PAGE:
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Fido’s Making That Puppy Face on Purpose—He’s Trying to Tell You Something

A new study suggests dogs use their facial expressions to communicate

When they know humans are looking at them, dogs turn out to make a lot of facial expressions (Stafford Green / Pixabay)
smithsonian.com

It likely won't come as a surprise to many dog owners, but a new study suggests that dogs use facial expressions to communicate with their humans.

The study, published in the journal Scientific Reportstracked canine-human interactions of 24 family dogs of average training, reports Nicola Davis for the Guardian. The researchers recorded the dogs' facial movements on video in four different instances: Either a human directly faced Fido or turned away, with or without food. Researchers then scrutinized the footage frame by frame to watch how the muscles on the pooches' faces moved in each new situation.

The results suggest that dogs indeed use their faces to attempt communication. The dogs produced more than twice as many identifiable facial expressions when people were looking directly at them than away. And though it may be surprising to those with "food-motivated" pups, it didn't seem to matter whether the food was present during these interactions or not; dogs still used their faces to communicate, reports Alessandra Potenza of The Verge. This suggests that dogs understood when humans are looking at them and change their facial expressions depending on the situation.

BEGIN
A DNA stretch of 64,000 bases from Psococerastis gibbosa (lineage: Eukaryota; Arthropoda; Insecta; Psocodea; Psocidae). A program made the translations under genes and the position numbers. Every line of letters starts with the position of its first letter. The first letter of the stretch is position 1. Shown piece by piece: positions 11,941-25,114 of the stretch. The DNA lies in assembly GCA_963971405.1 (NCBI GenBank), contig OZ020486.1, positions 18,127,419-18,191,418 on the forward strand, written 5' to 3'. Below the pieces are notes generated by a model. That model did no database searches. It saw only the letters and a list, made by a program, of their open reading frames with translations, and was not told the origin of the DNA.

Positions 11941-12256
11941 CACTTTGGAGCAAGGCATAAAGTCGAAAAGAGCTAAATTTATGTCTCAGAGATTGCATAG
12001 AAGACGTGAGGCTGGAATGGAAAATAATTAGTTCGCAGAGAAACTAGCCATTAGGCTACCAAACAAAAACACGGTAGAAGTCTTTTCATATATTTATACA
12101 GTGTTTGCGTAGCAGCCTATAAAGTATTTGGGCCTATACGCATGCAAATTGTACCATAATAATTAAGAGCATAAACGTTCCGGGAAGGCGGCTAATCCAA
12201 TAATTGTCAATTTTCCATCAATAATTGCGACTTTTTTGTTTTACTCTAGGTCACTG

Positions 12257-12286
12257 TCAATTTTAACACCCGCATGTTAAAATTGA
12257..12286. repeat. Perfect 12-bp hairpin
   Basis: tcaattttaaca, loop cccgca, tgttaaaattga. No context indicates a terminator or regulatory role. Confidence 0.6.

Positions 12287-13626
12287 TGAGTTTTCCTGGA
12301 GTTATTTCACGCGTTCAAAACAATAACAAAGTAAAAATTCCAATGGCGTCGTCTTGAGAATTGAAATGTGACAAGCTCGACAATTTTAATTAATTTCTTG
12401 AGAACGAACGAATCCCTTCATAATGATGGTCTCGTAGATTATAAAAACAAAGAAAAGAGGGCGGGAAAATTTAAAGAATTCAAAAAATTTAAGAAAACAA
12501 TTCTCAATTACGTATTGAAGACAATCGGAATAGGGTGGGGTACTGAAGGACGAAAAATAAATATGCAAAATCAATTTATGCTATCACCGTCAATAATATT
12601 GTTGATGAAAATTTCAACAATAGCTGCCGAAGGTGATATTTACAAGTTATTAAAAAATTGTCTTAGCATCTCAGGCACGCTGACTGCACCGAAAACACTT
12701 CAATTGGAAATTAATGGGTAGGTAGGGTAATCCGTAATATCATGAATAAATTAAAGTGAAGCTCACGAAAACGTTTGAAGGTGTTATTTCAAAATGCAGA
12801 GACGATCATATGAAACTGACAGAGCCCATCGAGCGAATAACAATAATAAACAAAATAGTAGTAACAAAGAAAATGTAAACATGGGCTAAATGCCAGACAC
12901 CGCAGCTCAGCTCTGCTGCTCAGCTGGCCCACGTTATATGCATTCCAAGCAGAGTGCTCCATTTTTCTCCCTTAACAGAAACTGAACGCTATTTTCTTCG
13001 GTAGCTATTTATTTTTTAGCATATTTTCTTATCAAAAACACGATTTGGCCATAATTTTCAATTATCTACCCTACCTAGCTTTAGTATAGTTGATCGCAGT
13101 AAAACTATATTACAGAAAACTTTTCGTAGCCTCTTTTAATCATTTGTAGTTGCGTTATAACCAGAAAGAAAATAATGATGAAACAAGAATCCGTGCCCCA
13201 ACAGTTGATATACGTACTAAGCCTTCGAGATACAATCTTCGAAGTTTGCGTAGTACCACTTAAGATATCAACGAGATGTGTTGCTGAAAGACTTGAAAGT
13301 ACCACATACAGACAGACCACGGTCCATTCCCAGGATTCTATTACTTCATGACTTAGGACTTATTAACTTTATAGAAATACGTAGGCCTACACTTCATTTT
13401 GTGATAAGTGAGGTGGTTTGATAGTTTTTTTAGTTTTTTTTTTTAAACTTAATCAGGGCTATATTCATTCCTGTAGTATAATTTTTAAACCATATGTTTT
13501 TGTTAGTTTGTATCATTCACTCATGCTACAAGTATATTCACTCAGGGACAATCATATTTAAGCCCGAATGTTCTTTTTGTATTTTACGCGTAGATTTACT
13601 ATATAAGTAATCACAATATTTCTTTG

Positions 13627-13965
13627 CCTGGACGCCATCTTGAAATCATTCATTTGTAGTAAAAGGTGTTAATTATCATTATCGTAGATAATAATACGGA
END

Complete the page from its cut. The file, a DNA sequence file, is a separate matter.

One of the most common expressions the dogs used was the heart-wrenching "sad puppy" look, in which the dog makes its eyes appear larger by raising its eyebrows, writes Michael Greshko of National Geographic

Primates have been the only non-human animals known to use different facial expressions in response to who's looking at them, reports Emma Young of Nature. Just like in people, those expressions are likely intended to communicate a variety of emotions, feelings and reactions. But this latest study suggests that dogs also have quite a range of nonverbal expressions.

"Domestic dogs have a unique history—they have lived alongside humans for 30,000 years and during that time selection pressures seem to have acted on dogs' ability to communicate with us," says Juliane Kaminski, a researcher at University of Portsmouth and lead author of the study, says in a statement

Human-dog relations have long fascinated scientists. Past studies have shown that locking eyes with Fido forges stronger dogs-human relations.​ Other research suggests that some people may even accurately be able to read dog expressions. Though we are still far from knowing what's going on in those adorably fuzzy noggins, each new canine study is giving clues to their thought process. And perhaps one day, we'll be just able to read their brain waves to find out.

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